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Elizabeth Warren says Al Franken groping allegations are ‘unacceptable’

Elizabeth Warren.
Manuel Balce Ceneta/Associated Press
Elizabeth Warren.

Senator Elizabeth Warren on Thursday condemned the alleged actions of Al Franken, her liberal colleague from Minnesota who’s accused of forcibly kissing and groping a woman 11 years ago, but stopped short of calling on her fellow Democrat to resign.

“The behavior reported today is unacceptable and deeply disappointing,” Warren said in a statement. “I am glad Senator Franken has acknowledged as much and has agreed to cooperate with an ethics investigation. Women who come forward are brave and deserve to be respected. We’re not going to fix the problems of sexual harassment and assault until men take responsibility for their actions and change their behavior.”

Warren’s comments came hours after Leeann Tweeden, a California news anchor, went public with allegations that Franken forced her into an aggressive kiss during rehearsal for a skit to be performed on a USO tour. She also released a photograph of a smiling Franken putting his hands on her breasts while she slept during the flight home.

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In a statement Thursday, Franken apologized to Tweeden and said he feels “disgusted” with himself for groping her in the photo. But he also reiterated an earlier statement that he doesn’t recall the kissing incident the way Tweeden described it.

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However, he said, “I understand why we need to listen to and believe women’s experiences.”

Winchester businessman John Kingston, a Republican vying for the GOP nomination to challenge Warren in her reelection bid, said Thursday that her response to the Franken news was tepid.

“Sen. Warren’s ‘disappointment’ is not enough,” Kingston said in a statement. “True leaders take action on principle rather than hiding behind words, and Sen. Warren should call for her Democratic colleague to resign, as she undoubtedly would if he were a Republican, given his acknowledged assault. Sen. Franken’s apology is not enough. Sen. Warren should do what is right and immediately join me in demanding Sen. Franken resign his seat in Congress.”

Kingston said Warren “has claimed solidarity with women who have been the victim of workplace harassment and abuse, so it would be unconscionable and the height of hypocrisy for Sen. Warren to remain silent in the face of such a serious accusation against her Democratic colleague.”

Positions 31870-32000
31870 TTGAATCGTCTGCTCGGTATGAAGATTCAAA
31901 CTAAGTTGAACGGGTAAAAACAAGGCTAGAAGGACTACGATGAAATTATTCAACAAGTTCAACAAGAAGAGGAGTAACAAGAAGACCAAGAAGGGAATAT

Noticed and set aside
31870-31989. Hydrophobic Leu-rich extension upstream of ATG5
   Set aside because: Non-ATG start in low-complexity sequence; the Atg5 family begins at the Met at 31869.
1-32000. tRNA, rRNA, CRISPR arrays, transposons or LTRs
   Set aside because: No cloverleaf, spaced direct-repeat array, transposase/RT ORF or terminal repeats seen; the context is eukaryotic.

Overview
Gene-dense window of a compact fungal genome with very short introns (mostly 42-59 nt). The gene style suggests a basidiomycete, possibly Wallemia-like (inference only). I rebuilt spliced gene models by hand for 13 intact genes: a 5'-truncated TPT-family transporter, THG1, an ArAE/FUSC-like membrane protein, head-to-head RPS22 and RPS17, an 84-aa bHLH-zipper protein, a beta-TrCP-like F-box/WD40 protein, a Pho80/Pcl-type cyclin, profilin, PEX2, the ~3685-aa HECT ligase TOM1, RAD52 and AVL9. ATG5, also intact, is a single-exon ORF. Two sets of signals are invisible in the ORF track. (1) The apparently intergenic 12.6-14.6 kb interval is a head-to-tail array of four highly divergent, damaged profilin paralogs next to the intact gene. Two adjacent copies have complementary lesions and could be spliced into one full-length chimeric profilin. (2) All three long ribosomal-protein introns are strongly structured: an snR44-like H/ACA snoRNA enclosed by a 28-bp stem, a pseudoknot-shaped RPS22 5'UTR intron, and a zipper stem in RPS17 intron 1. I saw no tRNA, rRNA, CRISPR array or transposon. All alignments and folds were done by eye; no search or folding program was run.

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Warren’s spokeswoman didn’t immediately respond to an inquiry asking whether she felt Franken should resign.

Tweeden’s revelations also prompted a swift rebuke from Massachusetts State Representative Geoff Diehl, a Whitman Republican vying for the GOP nomination to challenge Warren in her reelection bid.

“Warren has made numerous videos with Senator Franken on a variety of issues,” Diehl said in a statement. “She knows him well. I am asking her to address the issue. Will she continue to make videos with him? More importantly, does she believe Franken should be able to serve in the Senate or not? Should he resign?”

Diehl took a different tack this week when commenting on Roy Moore, the GOP candidate for senator in Alabama who’s accused of sexually assaulting and making unwanted advances toward several teenagers decades ago.

“These are serious allegations,’’ Diehl said in a statement earlier this week. “If true, he should drop out.”

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Those remarks prompted an apparent jab from longtime GOP operative Beth Lindstrom, who’s also seeking the Republican nomination for the seat currently held by Warren.

“No Republican should remain silent on Roy Moore,’’ she said in a statement. “Those who continue to waffle on whether or not Roy Moore should get out of the race should realize they are siding with a person who has made unwanted sexual advances on underaged girls. Roy Moore should not be allowed in, near or around the U.S. Senate.”

And on Thursday, Kingston, the Winchester candidate, trumpeted what he said was his willingness to “speak out against members of my own party when appropriate because I believe protecting women from harassment or abuse should never be a partisan issue. . . . Unlike Geoff Diehl and Elizabeth Warren, I will never put politics before what is right.”

Christina Prignano, Frank Phillips, and Stephanie Ebbert of the Globe Staff contributed to this report. Travis Andersen can be reached at travis.andersen@globe.com. Follow him on Twitter @TAGlobe.